This story was updated at 4:15 p.m. EDT.

U.S. stocks sank Friday afternoon as a decline in oil prices added to pressure from consumer stocks after strong April retail sales data was overshadowed by gloomy earnings reports from retailers.

The Dow Jones Industrial Average was down 185 points, or 1 percent, at 17,535 at the close of trading, while the broader S&P 500 stock index was down 18 points, or 1 percent, at 2,047. The Nasdaq composite slid 20 points, or 0.4 percent, to 4,718.

The Nasdaq gave up early gains to trade flat as the drop in consumer stocks was offset by gains in technology shares, led by Apple and Nvidia.

Oil prices slipped Friday as a strong dollar provided pressure, and investors cashed in on gains from a three-day rally.

The U.S. Commerce Department said retail sales jumped 1.3 percent last month, the largest gain since March 2015 and a bigger rise than the 0.8 percent economists were expecting. Core retail sales, which exclude automobiles, gasoline, building materials and food services, also rose more than expected.

Consumer stocks, which have been under pressure this week after a string of feeble earnings reports, fell after two more department store operators, Nordstrom and J.C. Penney reported lower-than-expected sales.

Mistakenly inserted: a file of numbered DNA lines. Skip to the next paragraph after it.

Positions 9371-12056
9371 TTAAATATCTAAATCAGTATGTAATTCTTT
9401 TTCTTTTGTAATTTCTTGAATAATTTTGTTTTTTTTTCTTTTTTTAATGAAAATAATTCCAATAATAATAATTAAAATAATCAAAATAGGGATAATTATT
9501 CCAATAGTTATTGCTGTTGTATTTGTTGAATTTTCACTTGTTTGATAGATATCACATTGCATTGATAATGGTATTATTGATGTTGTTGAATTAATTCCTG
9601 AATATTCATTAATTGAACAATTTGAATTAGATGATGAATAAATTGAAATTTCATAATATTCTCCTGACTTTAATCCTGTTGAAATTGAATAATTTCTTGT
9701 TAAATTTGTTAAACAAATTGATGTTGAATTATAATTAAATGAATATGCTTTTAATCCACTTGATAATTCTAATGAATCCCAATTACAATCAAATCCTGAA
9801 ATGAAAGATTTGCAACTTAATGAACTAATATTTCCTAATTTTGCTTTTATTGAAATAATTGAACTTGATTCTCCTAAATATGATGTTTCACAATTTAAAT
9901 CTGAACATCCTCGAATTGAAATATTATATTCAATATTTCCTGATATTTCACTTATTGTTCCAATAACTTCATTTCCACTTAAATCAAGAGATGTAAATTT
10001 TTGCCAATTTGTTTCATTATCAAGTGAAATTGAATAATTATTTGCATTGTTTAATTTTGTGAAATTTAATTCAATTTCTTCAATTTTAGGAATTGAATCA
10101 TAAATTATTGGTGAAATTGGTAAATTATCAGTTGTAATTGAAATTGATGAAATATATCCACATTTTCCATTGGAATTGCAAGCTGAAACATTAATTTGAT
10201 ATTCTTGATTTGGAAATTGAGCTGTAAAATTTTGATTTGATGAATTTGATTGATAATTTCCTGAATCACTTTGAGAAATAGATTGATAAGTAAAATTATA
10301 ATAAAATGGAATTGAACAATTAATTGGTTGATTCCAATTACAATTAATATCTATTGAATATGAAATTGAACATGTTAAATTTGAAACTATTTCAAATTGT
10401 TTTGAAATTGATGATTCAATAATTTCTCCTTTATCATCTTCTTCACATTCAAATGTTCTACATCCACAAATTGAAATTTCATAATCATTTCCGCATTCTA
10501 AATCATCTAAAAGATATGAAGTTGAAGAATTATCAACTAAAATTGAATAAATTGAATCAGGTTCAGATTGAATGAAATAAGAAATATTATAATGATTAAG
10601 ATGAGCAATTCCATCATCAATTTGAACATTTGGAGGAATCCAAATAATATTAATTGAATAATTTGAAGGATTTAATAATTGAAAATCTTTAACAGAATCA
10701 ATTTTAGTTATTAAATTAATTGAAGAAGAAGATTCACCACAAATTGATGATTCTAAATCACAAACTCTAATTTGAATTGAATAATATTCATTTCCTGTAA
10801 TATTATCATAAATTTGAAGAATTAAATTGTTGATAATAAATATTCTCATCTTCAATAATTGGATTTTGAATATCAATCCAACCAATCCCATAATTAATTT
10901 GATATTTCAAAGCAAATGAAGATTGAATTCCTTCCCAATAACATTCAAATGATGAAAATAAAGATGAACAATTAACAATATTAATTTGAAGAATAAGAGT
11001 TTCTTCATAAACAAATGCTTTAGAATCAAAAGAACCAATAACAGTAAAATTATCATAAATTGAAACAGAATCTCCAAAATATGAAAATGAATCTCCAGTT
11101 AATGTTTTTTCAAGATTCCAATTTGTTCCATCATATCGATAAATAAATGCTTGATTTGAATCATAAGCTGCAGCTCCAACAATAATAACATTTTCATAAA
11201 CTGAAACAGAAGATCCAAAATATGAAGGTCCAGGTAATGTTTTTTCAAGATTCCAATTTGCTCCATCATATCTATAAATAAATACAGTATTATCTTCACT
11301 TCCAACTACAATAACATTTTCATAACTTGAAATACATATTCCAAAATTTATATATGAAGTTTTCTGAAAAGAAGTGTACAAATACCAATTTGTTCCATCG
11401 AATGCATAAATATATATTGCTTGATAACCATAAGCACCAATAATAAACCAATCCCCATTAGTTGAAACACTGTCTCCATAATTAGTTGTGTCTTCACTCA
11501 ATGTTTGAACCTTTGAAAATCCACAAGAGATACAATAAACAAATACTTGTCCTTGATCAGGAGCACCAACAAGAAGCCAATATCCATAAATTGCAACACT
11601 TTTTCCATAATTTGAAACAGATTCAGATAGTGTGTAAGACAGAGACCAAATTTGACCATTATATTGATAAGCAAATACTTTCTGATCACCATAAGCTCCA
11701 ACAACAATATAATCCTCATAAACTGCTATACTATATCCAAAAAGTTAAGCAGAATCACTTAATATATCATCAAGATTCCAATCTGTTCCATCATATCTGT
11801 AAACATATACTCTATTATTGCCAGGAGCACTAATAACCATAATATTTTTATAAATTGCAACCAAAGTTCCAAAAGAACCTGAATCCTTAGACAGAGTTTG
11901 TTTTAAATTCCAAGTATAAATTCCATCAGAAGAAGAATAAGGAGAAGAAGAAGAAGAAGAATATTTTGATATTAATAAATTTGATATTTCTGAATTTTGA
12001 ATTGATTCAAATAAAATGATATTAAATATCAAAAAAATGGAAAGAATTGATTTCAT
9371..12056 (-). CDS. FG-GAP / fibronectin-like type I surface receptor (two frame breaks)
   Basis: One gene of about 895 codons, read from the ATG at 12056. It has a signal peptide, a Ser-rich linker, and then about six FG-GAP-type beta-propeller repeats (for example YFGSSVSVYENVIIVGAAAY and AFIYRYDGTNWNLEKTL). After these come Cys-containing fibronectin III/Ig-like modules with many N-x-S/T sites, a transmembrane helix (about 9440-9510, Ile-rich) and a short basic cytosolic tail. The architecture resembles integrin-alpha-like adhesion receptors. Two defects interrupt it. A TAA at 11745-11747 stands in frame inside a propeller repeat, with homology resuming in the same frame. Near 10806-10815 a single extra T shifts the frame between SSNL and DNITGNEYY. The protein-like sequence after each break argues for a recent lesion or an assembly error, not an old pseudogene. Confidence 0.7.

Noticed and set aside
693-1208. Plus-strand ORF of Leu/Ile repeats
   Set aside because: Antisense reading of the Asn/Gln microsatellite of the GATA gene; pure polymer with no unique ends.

Nordstrom, like Macy’s, also cut its full-year forecast, stoking fears of weakening consumer spending, which accounts for more than two-thirds of U.S. economic activity.

“The retail sales that we are seeing today is backward. I would put less weight on backward-looking data and I would put more weight on management’s discussion of guidance in the future, and that doesn’t look good,” said Mohannad Aama, managing director at Beam Capital Management LLC in New York.

“Investors are starting to build a mosaic of information suggesting that the consumer is not doing as well as you would expect.”

Eight of the 10 major S&P sectors were lower, led by the energy index’s fall.

The consumer staples index dropped, weighed down by a 3 percent slide in Wal-Mart.

Nordstrom slumped 13 percent to $39 after its weak report while J.C. Penney was little changed as it maintained its full-year sales forecast.

Apple was up 0.2 percent a day after hitting a two-year low. Nvidia surged 15 percent to $41 after it forecast better-than-expected revenue for the current quarter.

Data from Reuters were used to report this story.